Beach Bunny’s relationship with the label has already helped the band reach a new level of popularity. They’d already landed the Lollapalooza gig on their own, but since signing, they’ve benefited from a few new promotions. They’re giving away tour tickets through a brand partnership with roller-skate company Moxi, and “Prom Queen” is playable on Rock Band. And the band’s Coachella date will be followed by a set at Primavera Sound in Spain in June.

“Ultimately, we like to look at every show the same way, no matter the scale/importance or whatever,” say Henkels, Alvarado, and Vaccaro, speaking collectively via e-mail. “We’re getting on each stage and doing the same thing every night as any other stage we play, so we really just make sure that we’re tight and ready to play.”

Trifilio calls the band’s set at last year’s Lollapalooza a “teenage dream” come true. Her remaining goals include collaborating with and doing songwriting for other performers–and she’d also love to work with Marina, Hayley Williams, or any other “pop icons,” she says. Beach Bunny’s contract with Mom + Pop lives up to the label’s artist-friendly reputation, allowing Trifilio to pursue outside work that doesn’t interfere with the band’s release dates. She’s already released a four-song EP under her own name called Book Club, which came out in September 2019. In December she dropped a solo cover of Wham!’s “Last Christmas” (under the Beach Bunny name) as a fund-raiser for St. Jude Children’s Research Hospital, inspired by her father’s work in cancer research and her younger brother’s successful fight against leukemia a few years prior.

Earlier this month, Trifilio performed onstage with Hippo Campus–the band she’d seen with Vogrich almost five years earlier–at First Avenue in Minneapolis. She sang their song “Way It Goes” with the fervor of a fan who’s belted along with its wordy verses countless times. “I am literally living in a dream,” she tweeted the next day.

Trifilio is working on a batch of Beach Bunny songs to follow up Honeymoon, though she’s unsure if they’ll come out as singles, EPs, or another album. She’s been making a conscious effort to address topics besides romance. “Less like ‘This is my relationship with someone’ and more like ‘This is my relationship with something I’ve observed in the world,'” she says. “Growing up, self-love, feminism, something like that.”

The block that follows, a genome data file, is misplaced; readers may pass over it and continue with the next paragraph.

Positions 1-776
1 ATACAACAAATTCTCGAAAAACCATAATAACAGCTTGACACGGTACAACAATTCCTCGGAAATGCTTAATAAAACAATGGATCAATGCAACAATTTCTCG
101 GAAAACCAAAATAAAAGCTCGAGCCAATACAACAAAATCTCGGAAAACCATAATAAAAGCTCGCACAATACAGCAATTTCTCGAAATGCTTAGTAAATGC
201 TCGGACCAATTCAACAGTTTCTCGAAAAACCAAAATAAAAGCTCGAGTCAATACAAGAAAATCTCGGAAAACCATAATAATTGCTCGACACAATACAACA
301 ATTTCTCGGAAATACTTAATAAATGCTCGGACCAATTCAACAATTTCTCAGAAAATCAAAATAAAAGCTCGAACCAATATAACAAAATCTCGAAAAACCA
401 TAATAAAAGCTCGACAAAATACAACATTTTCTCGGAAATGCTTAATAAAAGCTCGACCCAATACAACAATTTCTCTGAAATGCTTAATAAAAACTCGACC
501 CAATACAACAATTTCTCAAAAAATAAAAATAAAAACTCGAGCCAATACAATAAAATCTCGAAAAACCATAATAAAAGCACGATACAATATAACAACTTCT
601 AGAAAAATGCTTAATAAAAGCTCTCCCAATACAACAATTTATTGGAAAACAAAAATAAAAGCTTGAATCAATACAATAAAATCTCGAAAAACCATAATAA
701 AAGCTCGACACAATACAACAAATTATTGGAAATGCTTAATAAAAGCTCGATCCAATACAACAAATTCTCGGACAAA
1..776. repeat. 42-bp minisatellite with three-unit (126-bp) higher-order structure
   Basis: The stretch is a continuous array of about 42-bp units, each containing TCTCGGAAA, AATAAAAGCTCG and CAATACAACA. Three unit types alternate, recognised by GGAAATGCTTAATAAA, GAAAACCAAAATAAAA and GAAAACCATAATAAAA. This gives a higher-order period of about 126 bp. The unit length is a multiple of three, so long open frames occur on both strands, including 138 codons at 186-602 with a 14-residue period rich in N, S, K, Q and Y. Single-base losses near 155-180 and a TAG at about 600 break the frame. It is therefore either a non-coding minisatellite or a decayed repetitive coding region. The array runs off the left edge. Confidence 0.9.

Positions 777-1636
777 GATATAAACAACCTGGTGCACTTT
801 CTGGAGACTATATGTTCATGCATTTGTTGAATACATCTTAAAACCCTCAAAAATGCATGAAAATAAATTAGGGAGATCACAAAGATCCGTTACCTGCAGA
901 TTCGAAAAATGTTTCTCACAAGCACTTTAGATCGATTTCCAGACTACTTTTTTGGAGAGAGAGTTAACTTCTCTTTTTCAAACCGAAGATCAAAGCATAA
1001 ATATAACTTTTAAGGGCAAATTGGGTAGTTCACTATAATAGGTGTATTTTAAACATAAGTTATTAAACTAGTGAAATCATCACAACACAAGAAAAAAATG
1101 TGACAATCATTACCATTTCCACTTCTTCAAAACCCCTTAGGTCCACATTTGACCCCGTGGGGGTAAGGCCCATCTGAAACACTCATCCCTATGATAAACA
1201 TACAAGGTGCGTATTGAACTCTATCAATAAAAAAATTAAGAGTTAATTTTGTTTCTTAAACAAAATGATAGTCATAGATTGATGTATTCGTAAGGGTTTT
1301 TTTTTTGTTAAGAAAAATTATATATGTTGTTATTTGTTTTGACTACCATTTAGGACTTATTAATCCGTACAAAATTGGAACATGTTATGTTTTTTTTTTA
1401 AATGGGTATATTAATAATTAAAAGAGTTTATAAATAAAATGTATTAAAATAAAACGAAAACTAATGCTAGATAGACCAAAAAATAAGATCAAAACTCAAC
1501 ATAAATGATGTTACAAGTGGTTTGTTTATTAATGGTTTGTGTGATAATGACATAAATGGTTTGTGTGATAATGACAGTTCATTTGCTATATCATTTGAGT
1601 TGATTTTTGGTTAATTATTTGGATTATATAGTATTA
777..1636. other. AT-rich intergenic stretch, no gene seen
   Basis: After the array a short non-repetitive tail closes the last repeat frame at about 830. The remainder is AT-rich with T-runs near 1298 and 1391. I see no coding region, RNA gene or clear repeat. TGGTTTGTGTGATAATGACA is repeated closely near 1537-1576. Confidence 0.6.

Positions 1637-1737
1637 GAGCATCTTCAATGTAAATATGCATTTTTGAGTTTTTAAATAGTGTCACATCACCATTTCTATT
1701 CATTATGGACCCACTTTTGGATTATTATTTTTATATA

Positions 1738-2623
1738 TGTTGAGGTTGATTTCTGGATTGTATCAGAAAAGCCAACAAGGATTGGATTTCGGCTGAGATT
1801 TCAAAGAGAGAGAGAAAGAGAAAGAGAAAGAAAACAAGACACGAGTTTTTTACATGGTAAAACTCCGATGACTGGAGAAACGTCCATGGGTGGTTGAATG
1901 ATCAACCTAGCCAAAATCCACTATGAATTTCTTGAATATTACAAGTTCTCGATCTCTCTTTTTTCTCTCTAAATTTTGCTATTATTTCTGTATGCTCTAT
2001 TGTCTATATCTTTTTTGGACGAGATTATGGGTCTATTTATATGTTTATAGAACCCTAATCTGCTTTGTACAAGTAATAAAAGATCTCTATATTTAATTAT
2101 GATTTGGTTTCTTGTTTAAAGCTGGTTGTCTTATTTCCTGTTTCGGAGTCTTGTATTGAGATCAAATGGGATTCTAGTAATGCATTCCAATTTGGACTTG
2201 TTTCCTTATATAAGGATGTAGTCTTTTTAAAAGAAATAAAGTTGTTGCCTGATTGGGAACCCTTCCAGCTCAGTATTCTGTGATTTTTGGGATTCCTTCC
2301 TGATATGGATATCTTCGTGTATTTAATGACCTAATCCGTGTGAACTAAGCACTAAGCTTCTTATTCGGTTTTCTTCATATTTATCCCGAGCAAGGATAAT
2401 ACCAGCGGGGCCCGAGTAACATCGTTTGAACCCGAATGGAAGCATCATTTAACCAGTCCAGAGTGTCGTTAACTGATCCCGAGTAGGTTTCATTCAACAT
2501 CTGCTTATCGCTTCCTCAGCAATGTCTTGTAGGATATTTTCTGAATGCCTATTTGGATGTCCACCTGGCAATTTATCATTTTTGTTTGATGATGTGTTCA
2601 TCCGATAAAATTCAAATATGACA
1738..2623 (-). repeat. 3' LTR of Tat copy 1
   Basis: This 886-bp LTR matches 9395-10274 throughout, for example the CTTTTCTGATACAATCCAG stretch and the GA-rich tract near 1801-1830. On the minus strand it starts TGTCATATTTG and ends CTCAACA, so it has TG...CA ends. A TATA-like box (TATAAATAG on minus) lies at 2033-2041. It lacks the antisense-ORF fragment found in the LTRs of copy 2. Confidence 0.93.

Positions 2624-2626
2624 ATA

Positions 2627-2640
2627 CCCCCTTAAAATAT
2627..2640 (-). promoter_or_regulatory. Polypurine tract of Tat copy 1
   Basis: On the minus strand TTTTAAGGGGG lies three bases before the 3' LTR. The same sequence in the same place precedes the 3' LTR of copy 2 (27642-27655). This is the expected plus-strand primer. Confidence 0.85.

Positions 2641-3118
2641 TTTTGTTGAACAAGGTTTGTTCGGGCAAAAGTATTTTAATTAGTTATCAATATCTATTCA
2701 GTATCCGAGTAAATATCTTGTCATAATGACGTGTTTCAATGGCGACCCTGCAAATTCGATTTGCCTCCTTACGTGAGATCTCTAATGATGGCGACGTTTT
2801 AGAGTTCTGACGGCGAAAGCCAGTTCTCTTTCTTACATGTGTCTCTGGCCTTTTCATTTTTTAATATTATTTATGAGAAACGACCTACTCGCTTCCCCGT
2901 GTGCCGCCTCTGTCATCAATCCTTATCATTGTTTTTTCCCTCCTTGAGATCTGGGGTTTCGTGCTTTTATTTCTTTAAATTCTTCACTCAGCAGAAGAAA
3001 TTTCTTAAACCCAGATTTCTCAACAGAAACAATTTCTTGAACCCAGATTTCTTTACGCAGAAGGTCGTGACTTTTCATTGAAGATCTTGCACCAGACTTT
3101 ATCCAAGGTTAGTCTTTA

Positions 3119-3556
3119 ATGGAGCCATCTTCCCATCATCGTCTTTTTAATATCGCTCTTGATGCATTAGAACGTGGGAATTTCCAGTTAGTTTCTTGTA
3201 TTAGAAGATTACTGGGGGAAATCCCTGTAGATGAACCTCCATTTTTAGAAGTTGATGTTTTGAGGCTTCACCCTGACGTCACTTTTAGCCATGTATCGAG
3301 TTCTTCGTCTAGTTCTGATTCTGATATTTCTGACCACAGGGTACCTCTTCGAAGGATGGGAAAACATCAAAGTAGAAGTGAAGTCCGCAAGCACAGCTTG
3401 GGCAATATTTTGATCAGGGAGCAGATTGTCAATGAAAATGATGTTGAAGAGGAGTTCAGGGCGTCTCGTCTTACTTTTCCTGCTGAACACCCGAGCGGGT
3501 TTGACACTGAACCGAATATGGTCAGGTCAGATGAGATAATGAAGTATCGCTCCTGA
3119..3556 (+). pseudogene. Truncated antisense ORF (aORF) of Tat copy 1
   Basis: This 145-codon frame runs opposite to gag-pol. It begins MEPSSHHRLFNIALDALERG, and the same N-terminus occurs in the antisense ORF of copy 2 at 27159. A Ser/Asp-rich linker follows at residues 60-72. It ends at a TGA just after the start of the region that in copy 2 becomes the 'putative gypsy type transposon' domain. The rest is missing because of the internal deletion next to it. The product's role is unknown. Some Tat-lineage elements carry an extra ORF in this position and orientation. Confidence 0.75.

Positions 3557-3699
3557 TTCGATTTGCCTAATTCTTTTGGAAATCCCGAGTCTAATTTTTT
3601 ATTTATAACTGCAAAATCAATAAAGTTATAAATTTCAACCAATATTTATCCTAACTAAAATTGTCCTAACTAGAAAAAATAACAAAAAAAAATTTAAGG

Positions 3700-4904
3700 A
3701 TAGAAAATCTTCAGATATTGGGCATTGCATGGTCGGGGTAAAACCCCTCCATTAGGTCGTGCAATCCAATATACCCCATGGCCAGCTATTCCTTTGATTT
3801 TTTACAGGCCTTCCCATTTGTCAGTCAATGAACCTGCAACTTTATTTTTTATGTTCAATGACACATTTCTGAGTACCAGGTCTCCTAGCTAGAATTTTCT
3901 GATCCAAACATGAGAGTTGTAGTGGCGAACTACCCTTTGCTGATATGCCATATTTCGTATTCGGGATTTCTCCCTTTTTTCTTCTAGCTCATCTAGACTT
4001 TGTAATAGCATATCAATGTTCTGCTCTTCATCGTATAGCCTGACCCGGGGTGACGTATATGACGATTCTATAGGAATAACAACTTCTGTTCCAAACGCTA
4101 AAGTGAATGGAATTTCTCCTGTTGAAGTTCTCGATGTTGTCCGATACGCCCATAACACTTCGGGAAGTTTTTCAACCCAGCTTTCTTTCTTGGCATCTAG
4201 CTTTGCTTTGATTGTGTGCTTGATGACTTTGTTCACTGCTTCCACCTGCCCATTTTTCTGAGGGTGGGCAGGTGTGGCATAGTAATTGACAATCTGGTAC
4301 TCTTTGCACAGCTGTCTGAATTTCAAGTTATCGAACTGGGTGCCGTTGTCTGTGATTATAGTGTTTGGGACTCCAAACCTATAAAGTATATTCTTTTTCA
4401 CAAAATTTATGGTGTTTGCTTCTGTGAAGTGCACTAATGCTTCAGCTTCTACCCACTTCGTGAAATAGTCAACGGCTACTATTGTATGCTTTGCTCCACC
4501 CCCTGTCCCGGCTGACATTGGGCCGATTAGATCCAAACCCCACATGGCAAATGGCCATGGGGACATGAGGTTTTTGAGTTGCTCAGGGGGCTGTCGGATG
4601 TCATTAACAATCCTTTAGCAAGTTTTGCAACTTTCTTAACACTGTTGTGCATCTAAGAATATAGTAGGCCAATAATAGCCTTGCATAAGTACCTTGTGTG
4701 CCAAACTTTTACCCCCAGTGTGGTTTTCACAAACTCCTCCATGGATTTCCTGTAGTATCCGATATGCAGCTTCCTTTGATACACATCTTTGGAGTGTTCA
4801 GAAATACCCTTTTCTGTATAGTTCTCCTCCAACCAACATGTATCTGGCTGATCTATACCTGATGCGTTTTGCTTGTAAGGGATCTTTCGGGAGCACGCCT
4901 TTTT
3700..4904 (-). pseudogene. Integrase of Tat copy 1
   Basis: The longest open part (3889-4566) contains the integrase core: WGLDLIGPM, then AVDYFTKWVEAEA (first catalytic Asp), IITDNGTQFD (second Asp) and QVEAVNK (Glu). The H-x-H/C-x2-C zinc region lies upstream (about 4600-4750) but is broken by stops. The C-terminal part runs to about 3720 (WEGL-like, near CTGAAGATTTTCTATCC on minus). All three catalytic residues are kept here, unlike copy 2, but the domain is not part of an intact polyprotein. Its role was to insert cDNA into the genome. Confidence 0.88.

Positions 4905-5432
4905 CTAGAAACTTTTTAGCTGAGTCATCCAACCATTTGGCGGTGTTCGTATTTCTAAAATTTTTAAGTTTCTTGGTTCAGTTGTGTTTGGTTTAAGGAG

“We just want to keep making music that we’re proud of and keep being best friends while doing it,” say her bandmates. “If people keep liking the music, that’s amazing!”

Beach Bunny has gotten big enough fast enough that Trifilio worries about the reception Honeymoon will get, an anxiety she’s never much felt with previous releases–for the first time, she has to deal with the pressure of expectations from a large fan base. “We’ve got the indie-pop kids, we’ve got these super punk emo kids that just want to thrash, and then the younger high school TikTok crowd,” she says. “It’s super strange seeing that combination at shows. It’s interesting that all those groups can somehow relate.”

To kick off a national album tour that’s already mostly sold out, Beach Bunny play Saturday, February 22, at Metro, a venue they played most recently as openers on Death Cab for Cutie’s Lollapalooza aftershow in August. Trifilio has been considering playing keyboards at the show–something she’s only ever done in the studio.

The songs on Honeymoon, like most of what Trifilio has written so far, are about heartbreak, but by the time they’re ready for the stage–to say nothing of recorded and released–the emotions don’t weigh on her too heavily. “At this point, I’m mostly thinking, ‘Is the crowd enjoying it? Is my voice OK?'” she says. “I’m yelling the word ‘cry’ with a smile, you know what I mean? I try not to get too sentimental about that kind of stuff.” v